M-RCBG Senior Fellow-Led Study Group: Paul Sheard
Revisiting the Standard Macroeconomic Policy Framework: Should Monetary and Fiscal Policy Be More Closely Coordinated?
February 28, 4:00-5:30 M-RCBG Conference Room, Belfer 503
The standard macroeconomic policy framework rests on a strict separation of monetary and fiscal policy, and assigns the primary role for managing aggregate demand (“stabilization policy”) to an independent, technocratic central bank. This “flexible inflation targeting” framework developed in response to the challenges of high inflation in the 1960s and 1970s, and was informed by economic debates and developments in economic theory.
The experience of the Global Financial Crisis and Great Recession that it triggered, coming on top of that of Japan’s secular deflation since the mid-1990s, have raised questions about the effectiveness of this framework when the threat to full employment and price stability is “from below” (too little aggregate demand and employment and too little inflation) rather than “from above” (too much demand and too high inflation).
In this study group, we will revisit the thinking behind the standard macroeconomic policy framework and explore whether the framework needs to be modified in light of the Great Recession and Japan’s experience and, if so, how. What is the difference between “fiscal policy” and “monetary policy,” and why is one the preserve of “politicians” and the other that of “technocrats”? Has the imperative to keep the government’s hands off the printing press over-constrained the use of fiscal policy? Is the reliance on monetary policy feeding excessive “financialization” of the economy? Can the euro area survive without the monetary union becoming a fiscal (and political) union too? Will policymakers have enough “policy ammunition” in the next economic downturn and what sort of unconventional policy responses might be in store? What does an optimal macroeconomic policy framework look like in a world of “secular stagnation”? We will touch on these and related questions.
Suggested reading: Paul Sheard, 2018: “Rethinking Macroeconomic Policy Frameworks,” in Reinventing Bretton Woods Committee and Astana International Financial Center, The 10 Years After: The End of the Familiar…Reflections on the Great Financial Economic Crisis, pp.177-185.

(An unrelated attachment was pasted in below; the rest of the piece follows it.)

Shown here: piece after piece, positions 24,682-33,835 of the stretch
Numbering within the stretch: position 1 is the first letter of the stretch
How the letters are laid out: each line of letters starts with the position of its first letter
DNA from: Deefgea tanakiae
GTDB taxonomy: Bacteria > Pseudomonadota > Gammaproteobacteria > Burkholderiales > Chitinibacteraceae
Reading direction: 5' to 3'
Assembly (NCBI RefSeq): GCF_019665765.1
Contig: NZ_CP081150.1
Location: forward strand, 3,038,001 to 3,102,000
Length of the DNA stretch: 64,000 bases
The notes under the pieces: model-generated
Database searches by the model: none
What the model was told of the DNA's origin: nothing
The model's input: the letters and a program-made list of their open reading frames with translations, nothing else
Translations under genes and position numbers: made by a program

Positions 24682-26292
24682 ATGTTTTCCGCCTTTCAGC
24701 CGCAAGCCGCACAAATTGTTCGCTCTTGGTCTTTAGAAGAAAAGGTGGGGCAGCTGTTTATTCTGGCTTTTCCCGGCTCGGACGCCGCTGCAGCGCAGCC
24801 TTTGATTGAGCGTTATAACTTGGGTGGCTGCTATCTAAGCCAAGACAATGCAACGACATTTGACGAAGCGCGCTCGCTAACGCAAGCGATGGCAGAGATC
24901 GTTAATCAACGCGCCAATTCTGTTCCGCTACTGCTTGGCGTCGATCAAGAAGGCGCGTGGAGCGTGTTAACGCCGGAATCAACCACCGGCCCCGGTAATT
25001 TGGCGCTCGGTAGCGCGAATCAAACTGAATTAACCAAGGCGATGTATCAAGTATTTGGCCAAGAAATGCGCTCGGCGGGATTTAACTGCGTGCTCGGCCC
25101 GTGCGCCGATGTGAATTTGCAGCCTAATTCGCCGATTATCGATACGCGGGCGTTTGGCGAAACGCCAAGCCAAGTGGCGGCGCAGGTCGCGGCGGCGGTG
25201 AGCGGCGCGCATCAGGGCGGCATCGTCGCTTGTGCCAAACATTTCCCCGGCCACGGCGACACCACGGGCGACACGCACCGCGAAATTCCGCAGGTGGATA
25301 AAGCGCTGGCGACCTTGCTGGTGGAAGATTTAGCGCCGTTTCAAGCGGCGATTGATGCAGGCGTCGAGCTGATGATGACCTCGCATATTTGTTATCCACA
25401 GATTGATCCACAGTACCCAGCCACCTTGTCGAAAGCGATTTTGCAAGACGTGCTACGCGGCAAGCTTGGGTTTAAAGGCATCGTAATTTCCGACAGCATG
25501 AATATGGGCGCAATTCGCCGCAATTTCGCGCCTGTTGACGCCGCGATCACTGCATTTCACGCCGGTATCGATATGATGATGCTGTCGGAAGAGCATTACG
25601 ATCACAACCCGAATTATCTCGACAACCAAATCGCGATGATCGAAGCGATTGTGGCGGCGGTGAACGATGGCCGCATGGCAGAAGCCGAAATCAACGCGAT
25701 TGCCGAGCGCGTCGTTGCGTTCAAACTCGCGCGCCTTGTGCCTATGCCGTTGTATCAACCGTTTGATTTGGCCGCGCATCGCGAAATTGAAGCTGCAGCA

Paul Sheard is a veteran central bank watcher and markets economist, who has written and spoken widely on QE and unconventional monetary policies. He most recently was Vice Chairman of S&P Global, after serving as Executive Vice President and Chief Economist and earlier Executive Managing Director and Chief Economist of Standard & Poor’s Ratings Services. Previously, he held chief economist positions at Nomura Securities and at Lehman Brothers and was Head of Japan Equity Investments at Baring Asset Management. Earlier, Sheard was Lecturer in Economics at the Australian National University (ANU) and Osaka Gas International Cooperation Associate Professor of Economics at Osaka University, and was Visiting Scholar and Visiting Assistant Professor of Economics at Stanford University and Foreign Visiting Scholar at the Bank of Japan. Sheard is a member of the World Economic Forum’s Global Future Council on the New Economic Agenda (2018-2019) and was a member of the WEF’s Global Agenda Council on the International Monetary System (2010-2012). He served on committees of the Japanese Government’s Economic Deliberation Council, as an appointee of Prime Minister Ryutaro Hashimoto (1997-98) and as an appointee of Prime Minister Keizo Obuchi (1998-1999), and was a member of the oversight board of the Japanese Government’s Research Institute of Economy, Trade and Industry (2001-2006). From 2003 to 2010, he was a non-executive director of ORIX Corporation. In 2006, Sheard was recognized by Advance as one of a 100 Leading Global Australians. Sheard is on the board of the Foreign Policy Association and is a member of the Bretton Woods Committee, the Council on Foreign Relations, and the Economic Club of New York. He speaks regularly at conferences around the world, and his views on the global economy and policy issues are frequently cited in the international press. Author or editor of four books and numerous academic articles, Sheard’s 1997 book in Japanese, Mein Banku Shihon Shugi no Kiki: Biggu Ban de Kawaru Nihongata Keiei (The Crisis of Main Bank Capitalism: How Japanese-style Management Will Change with “Big Bang”), won the Suntory-Gakugei Prize in the Economics–Politics Division. Sheard received a BA (Hons) from Monash University and a Master of Economics and PhD in Japanese Economy from the ANU. Email: firstname.lastname@example.org